The Blame Game Continues

The conditions in the Detroit Public Schools are beyond belief. I cannot imagine sending my children to rat-infested, moldy, cold and dangerous schools—nor can I imagine being able to teach under those conditions. There are not enough teachers and not enough supplies. When I taught in Detroit’s inner city fifty years ago, I had forty-three third graders, but the building was clean, welcoming and safe. We had adequate materials. It is so ominous for so many impoverished communities that conditions have worsened to such an extent.

I listen carefully to teachers working in our public schools and all of them are discouraged and disheartened. They feel blame from all corners—administrators, parents, politicians and the public. This isn’t new, but with dwindling funds, conditions and morale are much worse. The following reaction in The Guardian on January 12, 2016, is a typical response. I doubt that the attorney general has investigated the schools by touring these places with such awful, health-threatening conditions. I hope his response would be different. Once again, our extreme separations cause these less-than-compassionate responses. Once again, it is black children who suffer.

Asked by the Detroit News about the legality of Monday’s protest, a spokesperson for Michigan’s attorney general, Bill Schuette, side-stepped the question, instead slamming the teachers’ move: “Staff may have complaints, but not showing up for work hurts the kids and parents, not the administrators. We feel for these families because this is outrageous, no matter where it happens.”

“Outrageous” is the right term for what is happening to children, parents and teachers in Detroit. Where does the responsibility for this situation lie? My friend Amber Hughson’s comments about institutional racism say it well:

Imagine yourself in elementary school, showing up for your day and seeing rats crawling across the floor of your classroom. Sleet and rain coming into the room where there’s [ black mold]. The textbook you’re working out of is a decade old and ripped. Imagine that you’re black and the majority of the kids around you are black. Imagine that as you go through school you become more and more aware that other kids in other places don’t go to schools like this.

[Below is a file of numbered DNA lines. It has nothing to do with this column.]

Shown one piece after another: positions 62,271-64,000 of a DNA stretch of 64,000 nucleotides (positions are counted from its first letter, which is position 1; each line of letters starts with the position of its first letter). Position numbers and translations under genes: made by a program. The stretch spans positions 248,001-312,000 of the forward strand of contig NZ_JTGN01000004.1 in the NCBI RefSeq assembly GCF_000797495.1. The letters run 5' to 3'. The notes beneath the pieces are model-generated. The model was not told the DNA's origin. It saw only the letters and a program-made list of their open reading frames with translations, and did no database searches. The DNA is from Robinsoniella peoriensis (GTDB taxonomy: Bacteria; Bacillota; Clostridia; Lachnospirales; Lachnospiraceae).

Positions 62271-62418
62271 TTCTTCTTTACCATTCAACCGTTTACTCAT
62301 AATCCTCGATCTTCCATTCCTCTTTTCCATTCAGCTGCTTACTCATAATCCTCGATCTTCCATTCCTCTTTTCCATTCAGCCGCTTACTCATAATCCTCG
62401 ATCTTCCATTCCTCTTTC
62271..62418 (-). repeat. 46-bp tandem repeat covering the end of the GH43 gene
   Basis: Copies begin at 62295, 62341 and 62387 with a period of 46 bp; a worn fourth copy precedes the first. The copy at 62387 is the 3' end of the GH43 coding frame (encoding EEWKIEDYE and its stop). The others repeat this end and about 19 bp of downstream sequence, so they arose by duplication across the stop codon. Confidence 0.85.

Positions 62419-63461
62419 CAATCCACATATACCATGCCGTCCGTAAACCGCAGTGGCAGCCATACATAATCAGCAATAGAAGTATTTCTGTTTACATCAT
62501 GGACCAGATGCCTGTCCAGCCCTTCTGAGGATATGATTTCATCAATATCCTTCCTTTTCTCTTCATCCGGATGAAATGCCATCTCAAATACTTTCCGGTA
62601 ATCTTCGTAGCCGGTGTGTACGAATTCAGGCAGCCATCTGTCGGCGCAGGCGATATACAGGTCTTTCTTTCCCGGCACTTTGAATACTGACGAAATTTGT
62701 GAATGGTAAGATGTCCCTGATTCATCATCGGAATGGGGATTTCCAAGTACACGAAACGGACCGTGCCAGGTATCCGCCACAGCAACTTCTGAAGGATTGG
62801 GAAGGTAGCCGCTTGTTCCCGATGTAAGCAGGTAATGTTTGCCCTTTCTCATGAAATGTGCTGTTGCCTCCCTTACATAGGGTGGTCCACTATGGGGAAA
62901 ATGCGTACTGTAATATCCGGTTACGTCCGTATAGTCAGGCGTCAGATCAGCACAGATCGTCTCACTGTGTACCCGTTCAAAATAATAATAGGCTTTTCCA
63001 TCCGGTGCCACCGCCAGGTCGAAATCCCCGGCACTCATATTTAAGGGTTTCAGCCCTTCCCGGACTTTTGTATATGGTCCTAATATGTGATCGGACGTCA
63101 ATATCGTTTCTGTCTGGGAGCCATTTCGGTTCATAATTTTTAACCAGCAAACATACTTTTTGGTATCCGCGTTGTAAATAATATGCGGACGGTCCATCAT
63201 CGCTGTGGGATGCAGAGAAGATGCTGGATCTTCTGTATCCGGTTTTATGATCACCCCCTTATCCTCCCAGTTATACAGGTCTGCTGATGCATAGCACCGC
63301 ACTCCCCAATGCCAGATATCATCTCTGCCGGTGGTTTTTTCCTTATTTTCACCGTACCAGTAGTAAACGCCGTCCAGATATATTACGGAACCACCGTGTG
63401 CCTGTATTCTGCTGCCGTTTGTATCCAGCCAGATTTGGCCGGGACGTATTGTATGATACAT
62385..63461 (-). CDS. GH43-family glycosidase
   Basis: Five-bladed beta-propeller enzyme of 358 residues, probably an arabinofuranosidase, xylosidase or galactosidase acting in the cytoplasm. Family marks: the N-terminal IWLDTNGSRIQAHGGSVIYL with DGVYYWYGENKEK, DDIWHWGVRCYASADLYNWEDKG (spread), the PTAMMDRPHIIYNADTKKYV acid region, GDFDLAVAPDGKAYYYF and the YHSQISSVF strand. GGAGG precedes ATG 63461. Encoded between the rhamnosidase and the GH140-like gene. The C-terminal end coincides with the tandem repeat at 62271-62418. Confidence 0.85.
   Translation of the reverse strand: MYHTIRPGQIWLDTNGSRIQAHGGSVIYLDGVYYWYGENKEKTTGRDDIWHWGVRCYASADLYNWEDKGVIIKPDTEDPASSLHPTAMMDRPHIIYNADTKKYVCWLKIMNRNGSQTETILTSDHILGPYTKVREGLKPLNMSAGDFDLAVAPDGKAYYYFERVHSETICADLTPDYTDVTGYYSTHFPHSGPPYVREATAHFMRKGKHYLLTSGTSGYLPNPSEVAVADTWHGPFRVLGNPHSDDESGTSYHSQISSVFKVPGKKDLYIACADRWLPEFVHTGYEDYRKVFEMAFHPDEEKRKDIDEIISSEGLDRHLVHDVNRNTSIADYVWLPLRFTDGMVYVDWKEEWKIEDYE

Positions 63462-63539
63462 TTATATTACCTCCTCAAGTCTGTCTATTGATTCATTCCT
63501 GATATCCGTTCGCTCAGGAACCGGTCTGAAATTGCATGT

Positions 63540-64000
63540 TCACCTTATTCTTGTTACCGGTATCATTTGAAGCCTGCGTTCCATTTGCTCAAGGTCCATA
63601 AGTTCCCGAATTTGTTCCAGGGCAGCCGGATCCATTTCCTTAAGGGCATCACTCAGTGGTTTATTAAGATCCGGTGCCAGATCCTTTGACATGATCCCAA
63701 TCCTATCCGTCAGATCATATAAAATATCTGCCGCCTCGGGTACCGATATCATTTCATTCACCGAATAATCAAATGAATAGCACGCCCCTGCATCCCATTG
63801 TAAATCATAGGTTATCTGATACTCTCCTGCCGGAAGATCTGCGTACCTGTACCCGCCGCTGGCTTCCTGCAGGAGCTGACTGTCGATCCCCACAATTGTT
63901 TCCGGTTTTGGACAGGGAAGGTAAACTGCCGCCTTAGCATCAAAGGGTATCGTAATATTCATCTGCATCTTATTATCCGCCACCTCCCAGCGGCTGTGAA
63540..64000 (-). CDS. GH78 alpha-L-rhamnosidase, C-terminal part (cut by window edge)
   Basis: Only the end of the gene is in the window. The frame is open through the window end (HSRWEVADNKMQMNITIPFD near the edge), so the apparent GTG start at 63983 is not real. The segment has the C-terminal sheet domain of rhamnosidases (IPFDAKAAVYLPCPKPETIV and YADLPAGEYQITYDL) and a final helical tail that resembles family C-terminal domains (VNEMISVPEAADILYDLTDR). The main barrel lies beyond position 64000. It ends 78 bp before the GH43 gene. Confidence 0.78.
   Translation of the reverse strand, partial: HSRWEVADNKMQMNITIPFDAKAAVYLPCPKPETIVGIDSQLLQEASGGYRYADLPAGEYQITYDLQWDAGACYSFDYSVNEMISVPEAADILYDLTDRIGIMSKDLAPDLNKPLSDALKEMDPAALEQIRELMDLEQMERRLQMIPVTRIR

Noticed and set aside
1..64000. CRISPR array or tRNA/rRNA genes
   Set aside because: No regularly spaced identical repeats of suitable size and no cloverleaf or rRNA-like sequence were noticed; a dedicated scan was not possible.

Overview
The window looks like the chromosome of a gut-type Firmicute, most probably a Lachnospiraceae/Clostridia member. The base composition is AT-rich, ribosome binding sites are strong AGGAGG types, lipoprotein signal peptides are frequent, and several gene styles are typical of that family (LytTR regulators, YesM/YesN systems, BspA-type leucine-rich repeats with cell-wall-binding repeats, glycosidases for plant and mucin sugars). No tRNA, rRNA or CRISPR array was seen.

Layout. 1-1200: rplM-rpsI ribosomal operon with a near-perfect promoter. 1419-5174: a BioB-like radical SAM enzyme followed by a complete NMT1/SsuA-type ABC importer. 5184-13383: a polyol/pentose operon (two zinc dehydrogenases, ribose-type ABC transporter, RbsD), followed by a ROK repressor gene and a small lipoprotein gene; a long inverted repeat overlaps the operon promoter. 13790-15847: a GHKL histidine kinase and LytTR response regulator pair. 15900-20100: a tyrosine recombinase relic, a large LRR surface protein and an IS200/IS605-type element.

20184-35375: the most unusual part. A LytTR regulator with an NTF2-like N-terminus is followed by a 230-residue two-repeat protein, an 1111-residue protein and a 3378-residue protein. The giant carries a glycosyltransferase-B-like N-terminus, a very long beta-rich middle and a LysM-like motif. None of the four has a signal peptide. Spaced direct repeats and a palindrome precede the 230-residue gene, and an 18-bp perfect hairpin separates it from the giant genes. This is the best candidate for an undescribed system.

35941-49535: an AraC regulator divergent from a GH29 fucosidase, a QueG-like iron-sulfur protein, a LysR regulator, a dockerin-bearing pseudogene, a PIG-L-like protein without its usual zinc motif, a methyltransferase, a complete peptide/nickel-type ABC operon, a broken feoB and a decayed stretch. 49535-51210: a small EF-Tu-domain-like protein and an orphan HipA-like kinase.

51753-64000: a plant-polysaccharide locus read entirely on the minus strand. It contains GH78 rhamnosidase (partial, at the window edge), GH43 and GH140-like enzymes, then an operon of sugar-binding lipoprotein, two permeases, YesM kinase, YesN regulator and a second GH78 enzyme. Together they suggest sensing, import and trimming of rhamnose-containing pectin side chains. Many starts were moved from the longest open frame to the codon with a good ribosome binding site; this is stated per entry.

What would this tell you about how you are valued, who cares about you, or whether or not your education–or your life–matters?

There is more segregation in American schools now than there has been since [1968]. And here we are today–just down the street teachers are being told that they are hurting students by protesting (using their sick days, because it is illegal for teachers to strike in Michigan). Our government is vilifying educators who work in buildings where the gym floor is swollen into hills and the playground is closed off because hot steam is pouring out of a broken pipe.

This is not desegregation. This is not even separate but equal. If you want evidence of institutionalized racism–this is everything. If you want evidence of class privilege–this is everything. Every single public school should have the same quality of facilities and materials, regardless of the class or race of the adults in the surrounding community. Education and opportunity are how you get people out of poverty–yet we create deeper and deeper poverty by giving more and more opportunity to the students attending school in West Bloomfield, MI and then allow students in Flint and Detroit, MI to go to crumbling schools where certified teachers won’t even take jobs (as they shouldn’t under these conditions).

You cannot get more intersectional than this issue–unions, which are democratically created and run organizations are being destroyed by politicians who know unions (a now dirty word for ‘organized citizens’) are the one strong force which fights for low wage workers to get out of poverty. Those unions cannot represent the interests of these teachers (who are mostly women) because we have made it illegal for teachers to strike; we’ve done this in the name of students–the very students who are mostly minorities and who are hardly receiving an education at all because our state funds for schools are not equal and our education system and society are deeply segregated.

If you believe in justice, equity, and the right to dignity for all children–do not disparage these teachers. Fight for better schools in Detroit, and I promise you will be on the side of what is right.